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Conversation with Pat Ogden on body posture

A conversation between Pat Ogden of the Sensorimotor Psychotherapy Institute and Serge Prengel.   I like the way Pat speaks about the body and I feel like my way of working has some crossover with hers (although I have not trained at her Institute). I also run workshops on Body Language and non-verbal expression (see The Human Cry)

https://mindfulpause.com/ogden/

This is one of a series of interviews or conversations as Serge prefers to call them. I think he is an excellent interviewer who skilfully summarises what he is hearing and often helps the subject to open up and share what needs to be shared. See also https://somaticperspectives.com/

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Find me

See more pictures of Todmorden Therapy Space

During Corona virus restrictions I am being cautious about meeting people indoors so I have adopted some safety procedures and I offer various ways to meet. If it seems unsafe or impractical to meet face-to-face, I offer clients online sessions or outdoor sessions. Working outdoors in the natural surroundings (and weather) of the Calder Valley has been a very popular and effective addition and variant to the seated/indoor options. All of these methods have required specific further training. If you are be interested in in any of these ways you can contact me through this website to arrange a phone/video call.

I work from 2 places in Calderdale – White Rose Mill, Rise Lane, Todmorden OL147AA a ground floor space, see map below (not currently wheelchair accessible). Very close to Todmorden Train Station.

and Hebden Therapy Center, Wragley House, Valley Road, Hebden Bridge HX7 7BN – an upstairs space with a lift and accessible toilet.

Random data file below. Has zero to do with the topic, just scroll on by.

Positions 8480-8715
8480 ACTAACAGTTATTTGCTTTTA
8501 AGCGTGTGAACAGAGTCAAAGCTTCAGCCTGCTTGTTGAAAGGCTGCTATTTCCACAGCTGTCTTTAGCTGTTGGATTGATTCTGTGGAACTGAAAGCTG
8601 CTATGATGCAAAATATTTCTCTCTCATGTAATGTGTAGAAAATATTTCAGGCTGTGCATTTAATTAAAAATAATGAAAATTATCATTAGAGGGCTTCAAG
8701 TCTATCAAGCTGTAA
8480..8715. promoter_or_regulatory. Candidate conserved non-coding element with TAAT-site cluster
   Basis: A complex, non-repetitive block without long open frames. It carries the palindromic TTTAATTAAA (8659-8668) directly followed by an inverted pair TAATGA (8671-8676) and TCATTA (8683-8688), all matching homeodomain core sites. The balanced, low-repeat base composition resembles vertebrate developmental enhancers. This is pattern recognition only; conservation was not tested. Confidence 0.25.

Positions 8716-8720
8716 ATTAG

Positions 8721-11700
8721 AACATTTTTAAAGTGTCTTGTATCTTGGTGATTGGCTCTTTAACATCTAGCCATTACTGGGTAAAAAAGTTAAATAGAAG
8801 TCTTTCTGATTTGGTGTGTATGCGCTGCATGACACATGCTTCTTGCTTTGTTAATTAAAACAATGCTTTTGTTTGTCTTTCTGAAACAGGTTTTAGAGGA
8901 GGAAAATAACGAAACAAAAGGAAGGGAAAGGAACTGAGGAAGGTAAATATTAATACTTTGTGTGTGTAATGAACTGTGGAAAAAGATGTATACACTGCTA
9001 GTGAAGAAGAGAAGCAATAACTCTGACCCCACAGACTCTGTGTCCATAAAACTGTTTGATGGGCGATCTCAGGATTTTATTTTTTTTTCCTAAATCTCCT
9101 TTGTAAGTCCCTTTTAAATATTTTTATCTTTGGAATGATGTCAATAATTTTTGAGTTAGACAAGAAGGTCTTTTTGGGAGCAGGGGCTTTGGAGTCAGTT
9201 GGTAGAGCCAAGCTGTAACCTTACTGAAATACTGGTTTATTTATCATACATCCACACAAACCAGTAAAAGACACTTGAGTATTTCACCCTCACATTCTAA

Both places are quiet and comfortable with plenty of space to move around work in other ways than a traditional talking therapy, if wanted.

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Different types of therapy

Relational therapy

We all live continuously in relation; to others, to ourselves and to our environment – we are created and shaped by our experiences of relating and thus our complex and layered personality structure is formed. Therapy allows us to learn more about the workings of our unique structure and to work through problems – in relation. Relational therapy pays attention to our relationship, using you and I, in the moment, as a way to observe in real time how we are reacting to another person. We can also then observe what is happening internally; our relationship(s) to ourself(selves).

We may look into the past or think about the future, but there are many clues in the here and now, in what happens between us. How you are in the world and what you want from life can be explored in the safe space we create each week, through openness, compassion and non-judgemental exploration.

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Autism and Asperger’s Syndrome